To be fair, many will benefit, at least for a time, from the use of immunotherapy. Roughly 15-25 percent will live from 6-18 months longer and a few will do even better living 2-5 years. For those who don’t, rarely was it explained to them that the treatment had limitations, is not a miracle drug, and can not work indefinitely. Because this was not explained or planned for, a disturbing trend perpetuates. Though suffering from pain, fatigue, a decline in appetite, and a decline in mobility many will refuse hospice services, not understanding that the treatment was always expected to fail eventually. Without a basic understanding of the limitations and the prognosis, they can not obtain a peaceful death with dignity that can be offered through end-of-life care from local hospices and palliative care practices and will head into crisis again and again due to progressing disease and a heavy symptom burden, often believing that if they can continue to crawl into the oncology clinic it will be OK. They are denied the benefits of hospice because hospices cannot afford to pay for the immunotherapy and therefore can not accept a patient who wishes to continue the treatment. Families often report that their loved ones died worse deaths than their animals, and that very little was explained to them. The disturbing trend is perpetuated by a medical culture that is death avoidant, sees hospice and palliative care as a form of “giving up”, “taking away hope”, and seeks to avoid topics that could upset the patient. Just as ethical choices are determined by cultural values, various medical specialties have different cultures and belief systems and may disagree on what is ethical. The oncologist may believe that providing hope is most ethical, while the palliativist will believe that informed choices after a detailed assessment of patient goals and values are most ethical. Who draws a line in the sand? Who compromises and meets in the middle? Close collaboration between specialists is ideal for promoting the most ethical anchoring points to which all parties can agree. Most certainly those anchoring points will align with the four ethical principles that we all learned in our programs of study and must embody on a daily basis.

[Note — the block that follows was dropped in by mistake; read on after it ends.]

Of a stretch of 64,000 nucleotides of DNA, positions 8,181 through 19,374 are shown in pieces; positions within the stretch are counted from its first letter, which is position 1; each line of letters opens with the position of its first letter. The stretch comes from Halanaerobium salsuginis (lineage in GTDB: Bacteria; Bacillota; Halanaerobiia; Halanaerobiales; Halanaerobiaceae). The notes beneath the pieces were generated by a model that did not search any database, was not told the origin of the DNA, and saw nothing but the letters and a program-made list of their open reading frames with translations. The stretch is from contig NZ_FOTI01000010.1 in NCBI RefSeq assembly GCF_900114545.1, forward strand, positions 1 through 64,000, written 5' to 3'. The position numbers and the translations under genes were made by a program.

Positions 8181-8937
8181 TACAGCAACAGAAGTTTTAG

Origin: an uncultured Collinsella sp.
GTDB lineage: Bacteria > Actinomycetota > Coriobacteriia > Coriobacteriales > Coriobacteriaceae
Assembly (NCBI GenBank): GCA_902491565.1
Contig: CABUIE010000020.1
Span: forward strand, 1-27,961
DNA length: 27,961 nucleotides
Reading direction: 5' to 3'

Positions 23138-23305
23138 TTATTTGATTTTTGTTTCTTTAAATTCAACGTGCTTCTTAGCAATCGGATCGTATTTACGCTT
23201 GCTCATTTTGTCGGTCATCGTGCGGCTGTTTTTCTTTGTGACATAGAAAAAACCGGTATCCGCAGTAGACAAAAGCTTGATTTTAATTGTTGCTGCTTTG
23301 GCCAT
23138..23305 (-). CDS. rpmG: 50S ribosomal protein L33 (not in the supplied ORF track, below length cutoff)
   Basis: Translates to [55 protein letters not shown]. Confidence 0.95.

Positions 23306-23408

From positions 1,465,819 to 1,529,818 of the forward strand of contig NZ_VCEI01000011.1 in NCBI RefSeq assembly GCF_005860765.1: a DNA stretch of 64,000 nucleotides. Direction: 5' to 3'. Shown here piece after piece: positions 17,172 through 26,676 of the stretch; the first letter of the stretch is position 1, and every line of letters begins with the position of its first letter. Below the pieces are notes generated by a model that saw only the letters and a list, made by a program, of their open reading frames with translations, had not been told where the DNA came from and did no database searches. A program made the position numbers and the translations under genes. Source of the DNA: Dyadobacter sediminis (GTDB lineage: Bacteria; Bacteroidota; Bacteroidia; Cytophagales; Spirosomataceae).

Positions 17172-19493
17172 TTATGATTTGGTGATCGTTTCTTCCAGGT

1. Ventola CL. Cancer immunotherapy, part 2: efficacy, safety, and other clinical considerations. Pharmacy and Therapeutics. 2017;42(7):452.
2. Kirk K. The Development of Hospice and Palliative Care. In: Bruera E, Higginson IJ, von Gunten CF, Morita T, editors. The Textbook of Pallliative Medicine and Supportive Care. 3rd ed. Boca Raton: CRC Press; 2021. p. 1-6.
3. Kuhn E. Why Me?–The Concept of Physicians’ Spiritual Self-Care: A Contribution to Professional and Organisational Ethics. In: Seidlein AH, Salloch S, editors. Ethical Challenges for Healthcare Practices at the End of Life: Interdisciplinary Perspectives. Philosophy and Medicine. 141: Springer, Cham; 2022. p. 55-72.
4. Kyrtata N. Should the Family Be Allowed to Override a Patient’s Decision to Become an Organ Donor after Death? In: Anna-Henrikje S, Salloch S, editors. Ethical Challenges for Healthcare Practices at the End of Life: Interdisciplinary Perspectives. Philosophy and Medicine. 141 ed2022. p. 107-19.
5. Ren SS, Deng JW, Hong M, Ren YL, Fu HJ, Liu YN, et al. Ethical considerations of cellular immunotherapy for cancer. Journal of Zhejiang University-Science B. 2019;20(1):23-31.
6. Ethical and Religious Directives for Catholic Health
[press release]. 2009.
7. Jain N, Tulsky JA. Ethics in the Practice of Palliative Care. In: Bruera E, Higginson J, Von Gunten CF, Morita T, editors. Textbook of Palliative Medicine and Supportive Care. 3rd ed. Boca Raton: CRC Press; 2021. p. 39-46.